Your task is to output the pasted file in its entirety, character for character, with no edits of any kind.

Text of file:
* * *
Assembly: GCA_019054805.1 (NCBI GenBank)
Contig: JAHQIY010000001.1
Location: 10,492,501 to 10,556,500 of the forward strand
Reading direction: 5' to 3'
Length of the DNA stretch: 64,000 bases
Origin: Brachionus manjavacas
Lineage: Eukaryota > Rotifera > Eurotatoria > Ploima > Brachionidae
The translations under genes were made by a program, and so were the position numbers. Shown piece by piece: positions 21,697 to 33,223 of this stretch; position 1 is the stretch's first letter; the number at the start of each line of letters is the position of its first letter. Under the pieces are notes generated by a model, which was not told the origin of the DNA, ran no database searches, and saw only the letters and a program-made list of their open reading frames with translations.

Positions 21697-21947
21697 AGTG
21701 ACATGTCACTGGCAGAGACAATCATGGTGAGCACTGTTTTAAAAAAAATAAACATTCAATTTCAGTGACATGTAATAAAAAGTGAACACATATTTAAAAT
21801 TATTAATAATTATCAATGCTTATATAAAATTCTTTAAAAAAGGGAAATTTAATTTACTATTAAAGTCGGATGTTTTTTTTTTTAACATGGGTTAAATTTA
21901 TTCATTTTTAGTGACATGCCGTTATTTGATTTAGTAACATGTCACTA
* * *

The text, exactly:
Assembly: GCA_019054805.1 (NCBI GenBank)
Contig: JAHQIY010000001.1
Location: 10,492,501 to 10,556,500 of the forward strand
Reading direction: 5' to 3'
Length of the DNA stretch: 64,000 bases
Origin: Brachionus manjavacas
Lineage: Eukaryota > Rotifera > Eurotatoria > Ploima > Brachionidae
The translations under genes were made by a program, and so were the position numbers. Shown piece by piece: positions 21,697 to 33,223 of this stretch; position 1 is the stretch's first letter; the number at the start of each line of letters is the position of its first letter. Under the pieces are notes generated by a model, which was not told the origin of the DNA, ran no database searches, and saw only the letters and a program-made list of their open reading frames with translations.

Positions 21697-21947
21697 AGTG
21701 ACATGTCACTGGCAGAGACAATCATGGTGAGCACTGTTTTAAAAAAAATAAACATTCAATTTCAGTGACATGTAATAAAAAGTGAACACATATTTAAAAT
21801 TATTAATAATTATCAATGCTTATATAAAATTCTTTAAAAAAGGGAAATTTAATTTACTATTAAAGTCGGATGTTTTTTTTTTTAACATGGGTTAAATTTA
21901 TTCATTTTTAGTGACATGCCGTTATTTGATTTAGTAACATGTCACTA